I was six when my mother taught me the art of invisible strength. Along with other phrases. It was a strategy for winning arguments, respect from others, and eventually, though nethier of us kno at the time chess games.
In Chinese we say, Come from South, blow with wind-poom!-North will follow,
I live in Chinatown in San Francisco with both of my parents and my two older brothers.
We live on Waverly Place, in a warm, clean, two-bedroom flat that sat above a small Chinese Bakery specializing in streamed pasties and dim sum.
One day I saw my brothers playing chess. So without knowing how good I would be I asked Vincent if he could show me how to play.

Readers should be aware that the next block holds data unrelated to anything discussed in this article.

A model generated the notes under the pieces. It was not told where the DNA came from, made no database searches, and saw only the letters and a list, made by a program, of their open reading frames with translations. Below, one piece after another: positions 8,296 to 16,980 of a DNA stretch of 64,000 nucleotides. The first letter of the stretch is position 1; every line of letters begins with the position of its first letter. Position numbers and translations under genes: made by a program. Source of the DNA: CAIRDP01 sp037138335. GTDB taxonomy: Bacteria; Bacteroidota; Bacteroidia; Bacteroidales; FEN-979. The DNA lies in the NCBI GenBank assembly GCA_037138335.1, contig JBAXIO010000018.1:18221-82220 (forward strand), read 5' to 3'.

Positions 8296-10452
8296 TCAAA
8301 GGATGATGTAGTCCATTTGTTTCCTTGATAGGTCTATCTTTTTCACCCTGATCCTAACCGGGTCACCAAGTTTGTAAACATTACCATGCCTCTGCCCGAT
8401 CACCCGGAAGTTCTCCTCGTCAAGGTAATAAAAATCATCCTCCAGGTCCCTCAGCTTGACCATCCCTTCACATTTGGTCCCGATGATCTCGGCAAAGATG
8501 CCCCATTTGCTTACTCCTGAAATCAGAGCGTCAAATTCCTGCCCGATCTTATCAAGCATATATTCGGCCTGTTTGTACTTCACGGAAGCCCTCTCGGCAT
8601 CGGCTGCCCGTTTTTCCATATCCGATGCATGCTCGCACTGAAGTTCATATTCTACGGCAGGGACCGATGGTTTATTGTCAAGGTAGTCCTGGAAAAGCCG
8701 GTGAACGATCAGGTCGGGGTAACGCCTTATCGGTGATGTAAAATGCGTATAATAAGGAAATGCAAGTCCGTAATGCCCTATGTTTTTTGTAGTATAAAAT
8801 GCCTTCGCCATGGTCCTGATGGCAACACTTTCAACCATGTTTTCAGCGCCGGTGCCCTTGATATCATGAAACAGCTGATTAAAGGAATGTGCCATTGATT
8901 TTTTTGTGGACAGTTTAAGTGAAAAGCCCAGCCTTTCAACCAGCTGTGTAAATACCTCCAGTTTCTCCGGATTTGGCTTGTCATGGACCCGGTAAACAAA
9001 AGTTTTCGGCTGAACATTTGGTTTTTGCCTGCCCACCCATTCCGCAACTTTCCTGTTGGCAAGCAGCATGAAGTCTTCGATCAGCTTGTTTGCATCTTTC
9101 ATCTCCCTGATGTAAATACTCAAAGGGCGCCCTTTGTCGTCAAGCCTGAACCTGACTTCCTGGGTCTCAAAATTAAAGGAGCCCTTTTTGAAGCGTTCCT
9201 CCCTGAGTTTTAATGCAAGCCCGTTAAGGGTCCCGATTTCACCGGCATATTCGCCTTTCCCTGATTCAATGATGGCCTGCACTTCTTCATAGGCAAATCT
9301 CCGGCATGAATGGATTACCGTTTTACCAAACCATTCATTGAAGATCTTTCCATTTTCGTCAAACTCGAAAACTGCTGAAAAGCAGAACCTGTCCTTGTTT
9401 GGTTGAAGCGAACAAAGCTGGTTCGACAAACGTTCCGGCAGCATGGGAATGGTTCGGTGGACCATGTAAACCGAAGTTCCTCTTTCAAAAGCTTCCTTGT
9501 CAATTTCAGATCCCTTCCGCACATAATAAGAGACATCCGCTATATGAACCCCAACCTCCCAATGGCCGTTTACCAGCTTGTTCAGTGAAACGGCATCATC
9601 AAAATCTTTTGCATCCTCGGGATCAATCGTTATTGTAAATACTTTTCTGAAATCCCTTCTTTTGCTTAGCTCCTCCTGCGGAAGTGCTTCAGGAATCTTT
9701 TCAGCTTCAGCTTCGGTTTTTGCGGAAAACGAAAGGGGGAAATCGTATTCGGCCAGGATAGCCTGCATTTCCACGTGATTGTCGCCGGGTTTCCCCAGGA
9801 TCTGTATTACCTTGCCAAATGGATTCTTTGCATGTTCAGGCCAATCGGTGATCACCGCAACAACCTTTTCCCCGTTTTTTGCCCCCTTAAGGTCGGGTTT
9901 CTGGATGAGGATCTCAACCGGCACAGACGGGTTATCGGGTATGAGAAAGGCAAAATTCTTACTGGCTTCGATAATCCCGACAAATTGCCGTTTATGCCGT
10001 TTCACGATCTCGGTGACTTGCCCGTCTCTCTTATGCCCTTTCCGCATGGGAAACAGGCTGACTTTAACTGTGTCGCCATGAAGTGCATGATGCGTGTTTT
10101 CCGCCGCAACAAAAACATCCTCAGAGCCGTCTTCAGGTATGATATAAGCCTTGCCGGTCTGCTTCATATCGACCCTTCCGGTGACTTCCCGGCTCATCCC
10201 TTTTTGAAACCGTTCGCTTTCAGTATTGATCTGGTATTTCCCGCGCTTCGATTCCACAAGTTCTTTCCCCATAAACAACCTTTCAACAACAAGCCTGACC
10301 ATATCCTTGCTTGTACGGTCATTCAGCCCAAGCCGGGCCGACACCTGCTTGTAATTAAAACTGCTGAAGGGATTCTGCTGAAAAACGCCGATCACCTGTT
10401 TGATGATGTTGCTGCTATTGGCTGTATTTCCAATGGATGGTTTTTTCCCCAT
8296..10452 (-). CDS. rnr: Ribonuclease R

Why aren’t there any women and children?
Why is the sky blue?
I loved chess so much that I wanted to start competing. So my mom and I decided to enter me in a chess tournament.
As I began to play, the boy disappeared, the color ran out of the room, and saw only my white pieces and his black ones on the other side.
I began to win all my chess games.
By my ninth birthday, I saw a national chess champion.
Over time I started to realize all of the annoying things my mom started to do. She was obsessed with making sure I win.
Ma, I can't practice when you stand there like that.